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This information is based on crop scouting on commercial farms and research stations in Central and South Alabama. A nice-looking Cole Crop Insect Pest Scouting Guide (ANR-2241) is available online for using in the field. When in doubt – call Extension for site-specific IPM questions!
Harlequin bugs: At one location in Southeast Alabama, there was a large aggregation of harlequin bugs present on collards. These insects damage the plants by excessive sucking at the terminals or leaf bases that can result in severely weak crops. Nymphs and adult bugs may feed together in large masses causing major problem. Eggs look like tiny white barrels and are laid in the underside of leaves. Economic threshold is one adult per 10 plants which is very low and assumes uniform population across fields; use your own experience for best judgement. Keep good records and prevent buildup with pest exclusion systems or by using insecticides. Several synthetic pyrethroids, neonicotinoid (e.g., dinotefuran), and some organic insecticides (pyrethrin, spinosad or a mixture) may provide relief to producers. Being the spring time of year, don't over-spray with synthetic or organic insecticides as it may kill off beneficial insects that are trying to colonize crops.
Yellowmargined leaf beetle (YMLB): This insect has been active statewide for many years, yet, it has been misdiagnosed or undiagnosed by many. YMLB was first detected in Mobile, AL, in 1947; it has since expanded its geographic range to almost all parts of Alabama. Just look at the napa cabbage photo – those plants had about 80 larvae per plant. YMLB adults are 5 mm-long beetles with dark brown forewings that cover the soft hind-wings (these insects are good flyers). The hard forewing is lined with yellow border giving it the name. Although the eggs may be hard to detect, you can't miss the aggressive black larvae that can destroy produce at an amazing speed. Crop damage can happen in the open or inside high tunnels (see below), so all producers should watch out!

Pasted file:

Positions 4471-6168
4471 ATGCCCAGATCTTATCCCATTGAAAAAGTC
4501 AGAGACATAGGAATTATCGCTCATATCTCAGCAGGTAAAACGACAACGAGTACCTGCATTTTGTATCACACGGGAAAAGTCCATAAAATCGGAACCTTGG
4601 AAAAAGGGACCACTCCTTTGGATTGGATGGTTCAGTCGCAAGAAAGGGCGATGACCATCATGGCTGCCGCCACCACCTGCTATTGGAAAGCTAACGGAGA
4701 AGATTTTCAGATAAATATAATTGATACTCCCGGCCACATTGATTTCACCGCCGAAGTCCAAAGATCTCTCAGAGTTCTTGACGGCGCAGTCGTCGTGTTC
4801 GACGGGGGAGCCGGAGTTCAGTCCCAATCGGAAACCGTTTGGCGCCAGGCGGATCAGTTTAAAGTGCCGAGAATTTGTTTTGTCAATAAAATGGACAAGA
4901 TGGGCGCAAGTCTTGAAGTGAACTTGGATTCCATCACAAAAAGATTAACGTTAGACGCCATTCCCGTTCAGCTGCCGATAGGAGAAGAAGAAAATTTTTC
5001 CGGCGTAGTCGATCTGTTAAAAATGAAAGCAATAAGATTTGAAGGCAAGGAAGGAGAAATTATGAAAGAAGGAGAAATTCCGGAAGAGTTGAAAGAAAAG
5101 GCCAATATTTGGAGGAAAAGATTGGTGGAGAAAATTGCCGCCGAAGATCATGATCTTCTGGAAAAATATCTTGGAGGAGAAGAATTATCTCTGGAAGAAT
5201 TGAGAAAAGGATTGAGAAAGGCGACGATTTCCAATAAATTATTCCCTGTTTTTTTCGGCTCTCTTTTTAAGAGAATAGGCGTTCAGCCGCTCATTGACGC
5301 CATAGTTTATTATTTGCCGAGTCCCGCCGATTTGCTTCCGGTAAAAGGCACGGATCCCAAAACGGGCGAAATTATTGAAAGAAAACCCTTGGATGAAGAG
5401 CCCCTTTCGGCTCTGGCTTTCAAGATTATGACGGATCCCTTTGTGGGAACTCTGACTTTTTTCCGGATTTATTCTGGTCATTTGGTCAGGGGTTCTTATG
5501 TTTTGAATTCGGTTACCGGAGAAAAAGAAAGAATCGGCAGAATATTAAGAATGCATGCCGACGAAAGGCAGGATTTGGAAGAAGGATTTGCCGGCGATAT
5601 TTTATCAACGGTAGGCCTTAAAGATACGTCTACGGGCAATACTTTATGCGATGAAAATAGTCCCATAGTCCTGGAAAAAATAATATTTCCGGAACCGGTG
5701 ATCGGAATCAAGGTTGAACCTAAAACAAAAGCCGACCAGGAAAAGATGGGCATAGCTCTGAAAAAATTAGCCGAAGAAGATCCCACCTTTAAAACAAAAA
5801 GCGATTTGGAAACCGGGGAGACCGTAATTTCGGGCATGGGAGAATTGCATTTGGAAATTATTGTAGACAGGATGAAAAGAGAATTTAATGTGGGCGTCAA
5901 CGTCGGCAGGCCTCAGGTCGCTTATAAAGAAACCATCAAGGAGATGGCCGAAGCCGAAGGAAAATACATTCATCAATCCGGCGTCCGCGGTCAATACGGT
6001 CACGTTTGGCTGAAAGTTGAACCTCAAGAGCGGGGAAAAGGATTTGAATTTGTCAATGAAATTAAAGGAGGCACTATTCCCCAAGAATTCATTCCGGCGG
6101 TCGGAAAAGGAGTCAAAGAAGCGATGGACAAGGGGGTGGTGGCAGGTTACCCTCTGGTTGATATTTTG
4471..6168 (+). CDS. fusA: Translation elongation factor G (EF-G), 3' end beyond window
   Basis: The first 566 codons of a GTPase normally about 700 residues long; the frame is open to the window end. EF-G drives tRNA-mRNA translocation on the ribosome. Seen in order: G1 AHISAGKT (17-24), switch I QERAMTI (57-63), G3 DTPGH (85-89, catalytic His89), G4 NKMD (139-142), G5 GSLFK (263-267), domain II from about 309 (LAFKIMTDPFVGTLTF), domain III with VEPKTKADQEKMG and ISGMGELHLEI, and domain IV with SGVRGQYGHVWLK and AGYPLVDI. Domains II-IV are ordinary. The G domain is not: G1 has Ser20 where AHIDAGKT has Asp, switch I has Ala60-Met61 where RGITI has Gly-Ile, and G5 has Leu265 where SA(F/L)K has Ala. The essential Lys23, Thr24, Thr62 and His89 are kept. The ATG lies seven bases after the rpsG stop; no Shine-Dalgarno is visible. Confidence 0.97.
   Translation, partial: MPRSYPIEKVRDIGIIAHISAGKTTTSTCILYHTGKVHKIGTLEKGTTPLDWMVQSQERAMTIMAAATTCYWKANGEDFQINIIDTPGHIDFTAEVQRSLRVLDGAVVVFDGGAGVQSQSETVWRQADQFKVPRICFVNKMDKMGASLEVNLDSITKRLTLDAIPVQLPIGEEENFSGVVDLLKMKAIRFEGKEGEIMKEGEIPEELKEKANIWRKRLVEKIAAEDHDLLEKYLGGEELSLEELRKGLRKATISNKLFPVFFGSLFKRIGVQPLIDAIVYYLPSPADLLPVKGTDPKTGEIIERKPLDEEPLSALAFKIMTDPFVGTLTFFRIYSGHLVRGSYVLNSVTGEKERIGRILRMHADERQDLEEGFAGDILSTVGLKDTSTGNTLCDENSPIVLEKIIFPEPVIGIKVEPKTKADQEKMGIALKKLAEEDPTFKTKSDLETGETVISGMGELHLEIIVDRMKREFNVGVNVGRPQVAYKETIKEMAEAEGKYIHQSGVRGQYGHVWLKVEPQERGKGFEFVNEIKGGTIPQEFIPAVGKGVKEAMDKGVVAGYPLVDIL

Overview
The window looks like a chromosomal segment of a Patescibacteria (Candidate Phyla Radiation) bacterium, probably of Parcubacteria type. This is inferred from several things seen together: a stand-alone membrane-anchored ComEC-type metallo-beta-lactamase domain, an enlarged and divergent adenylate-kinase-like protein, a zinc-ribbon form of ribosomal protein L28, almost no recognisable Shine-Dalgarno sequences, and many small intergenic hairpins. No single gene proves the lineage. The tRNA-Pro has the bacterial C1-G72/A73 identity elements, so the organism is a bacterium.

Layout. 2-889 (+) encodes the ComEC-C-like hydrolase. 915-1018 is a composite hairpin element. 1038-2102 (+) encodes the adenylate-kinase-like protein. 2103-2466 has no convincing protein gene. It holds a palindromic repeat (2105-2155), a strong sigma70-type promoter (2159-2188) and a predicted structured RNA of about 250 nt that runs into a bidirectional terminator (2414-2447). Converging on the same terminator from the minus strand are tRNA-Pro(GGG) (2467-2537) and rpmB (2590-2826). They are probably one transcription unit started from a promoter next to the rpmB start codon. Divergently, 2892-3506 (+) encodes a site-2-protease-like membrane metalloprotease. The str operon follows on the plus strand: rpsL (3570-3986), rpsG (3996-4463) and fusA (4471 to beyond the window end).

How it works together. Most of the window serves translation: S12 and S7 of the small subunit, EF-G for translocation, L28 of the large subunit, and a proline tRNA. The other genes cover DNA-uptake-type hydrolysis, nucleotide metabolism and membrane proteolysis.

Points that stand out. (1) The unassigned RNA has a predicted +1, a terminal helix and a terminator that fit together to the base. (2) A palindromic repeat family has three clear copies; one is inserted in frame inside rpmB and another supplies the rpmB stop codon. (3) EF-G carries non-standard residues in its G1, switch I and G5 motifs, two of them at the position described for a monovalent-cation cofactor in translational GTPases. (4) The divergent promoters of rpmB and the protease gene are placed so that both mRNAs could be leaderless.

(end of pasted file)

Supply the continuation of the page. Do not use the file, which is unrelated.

Larvae can skeletonize the leaves while adult beetles create notches on the leaf margins (working their way to the center of the crop). In other words, crop loss happens by direct feeding AND contamination that can cause over 50 percent crop loss if unchecked. Control methods for conventional producers include a number of short-residual synthetic pyrethroid with various pre-harvest intervals. Organic producers can use natural pyrethrin or spinosad – try reducing the spray applications to the shortest according to label in case you have a heavy population. Application timing and insecticide rotation are important points for all producers for maximum kill. Trap cropping with turnips is a great way to protect main crops like cabbages – more on this in the next article.
Caterpillar issues: A number of caterpillars are usually active around in late spring, so crop damage can happen fast with high numbers and overlapping generations. In the IPM research plots, there were plenty of diamondback moth and imported cabbageworm larvae feeding alongside YMLB. Refer to the Cole Crop Insect Pest Scouting Guide (ANR-2241) for caterpillar identification and scouting tips. Controlling caterpillars is easy when they are small and low in numbers. Bt-based products do a good job along with synthetic or natural pyrethrins – producers have to apply materials timely before an outbreak. If you have one caterpillar on every other plant, you know you have too many!
Physical exclusion for gardeners: Pest exclusion is a great way to provide a barrier between insect pests and host plants. According to research done in Alabama, covering plants with insect barrier fabric using low-tunnels or hoops at early seedling stage can provide good pest protection and promote plant growth.
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